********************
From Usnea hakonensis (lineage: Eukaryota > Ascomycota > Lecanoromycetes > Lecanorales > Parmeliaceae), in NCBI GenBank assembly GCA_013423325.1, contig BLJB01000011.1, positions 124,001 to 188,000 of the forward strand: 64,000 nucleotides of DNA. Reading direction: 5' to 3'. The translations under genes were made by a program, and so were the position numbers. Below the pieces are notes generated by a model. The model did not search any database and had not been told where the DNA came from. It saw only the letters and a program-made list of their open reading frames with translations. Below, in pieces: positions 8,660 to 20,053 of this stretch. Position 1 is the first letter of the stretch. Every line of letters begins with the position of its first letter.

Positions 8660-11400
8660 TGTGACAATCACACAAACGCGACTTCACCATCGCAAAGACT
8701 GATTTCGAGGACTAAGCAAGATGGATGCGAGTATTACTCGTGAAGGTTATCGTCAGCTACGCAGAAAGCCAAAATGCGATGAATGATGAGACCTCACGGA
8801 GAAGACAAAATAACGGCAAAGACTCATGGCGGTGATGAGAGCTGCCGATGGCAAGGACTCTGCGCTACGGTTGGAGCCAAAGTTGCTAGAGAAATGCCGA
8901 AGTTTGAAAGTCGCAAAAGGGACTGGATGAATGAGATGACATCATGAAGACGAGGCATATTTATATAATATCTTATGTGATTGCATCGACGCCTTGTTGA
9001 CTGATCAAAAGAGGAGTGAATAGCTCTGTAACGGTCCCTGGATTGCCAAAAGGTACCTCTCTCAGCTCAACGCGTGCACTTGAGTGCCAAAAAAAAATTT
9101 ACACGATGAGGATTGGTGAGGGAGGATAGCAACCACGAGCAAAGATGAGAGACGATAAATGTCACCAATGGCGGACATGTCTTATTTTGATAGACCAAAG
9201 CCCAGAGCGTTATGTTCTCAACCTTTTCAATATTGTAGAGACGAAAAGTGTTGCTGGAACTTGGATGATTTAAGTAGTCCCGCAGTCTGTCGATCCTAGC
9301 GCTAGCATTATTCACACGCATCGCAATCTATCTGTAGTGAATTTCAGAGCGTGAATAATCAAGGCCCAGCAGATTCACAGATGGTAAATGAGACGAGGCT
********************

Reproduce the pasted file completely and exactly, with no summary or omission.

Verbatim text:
From Usnea hakonensis (lineage: Eukaryota > Ascomycota > Lecanoromycetes > Lecanorales > Parmeliaceae), in NCBI GenBank assembly GCA_013423325.1, contig BLJB01000011.1, positions 124,001 to 188,000 of the forward strand: 64,000 nucleotides of DNA. Reading direction: 5' to 3'. The translations under genes were made by a program, and so were the position numbers. Below the pieces are notes generated by a model. The model did not search any database and had not been told where the DNA came from. It saw only the letters and a program-made list of their open reading frames with translations. Below, in pieces: positions 8,660 to 20,053 of this stretch. Position 1 is the first letter of the stretch. Every line of letters begins with the position of its first letter.

Positions 8660-11400
8660 TGTGACAATCACACAAACGCGACTTCACCATCGCAAAGACT
8701 GATTTCGAGGACTAAGCAAGATGGATGCGAGTATTACTCGTGAAGGTTATCGTCAGCTACGCAGAAAGCCAAAATGCGATGAATGATGAGACCTCACGGA
8801 GAAGACAAAATAACGGCAAAGACTCATGGCGGTGATGAGAGCTGCCGATGGCAAGGACTCTGCGCTACGGTTGGAGCCAAAGTTGCTAGAGAAATGCCGA
8901 AGTTTGAAAGTCGCAAAAGGGACTGGATGAATGAGATGACATCATGAAGACGAGGCATATTTATATAATATCTTATGTGATTGCATCGACGCCTTGTTGA
9001 CTGATCAAAAGAGGAGTGAATAGCTCTGTAACGGTCCCTGGATTGCCAAAAGGTACCTCTCTCAGCTCAACGCGTGCACTTGAGTGCCAAAAAAAAATTT
9101 ACACGATGAGGATTGGTGAGGGAGGATAGCAACCACGAGCAAAGATGAGAGACGATAAATGTCACCAATGGCGGACATGTCTTATTTTGATAGACCAAAG
9201 CCCAGAGCGTTATGTTCTCAACCTTTTCAATATTGTAGAGACGAAAAGTGTTGCTGGAACTTGGATGATTTAAGTAGTCCCGCAGTCTGTCGATCCTAGC
9301 GCTAGCATTATTCACACGCATCGCAATCTATCTGTAGTGAATTTCAGAGCGTGAATAATCAAGGCCCAGCAGATTCACAGATGGTAAATGAGACGAGGCT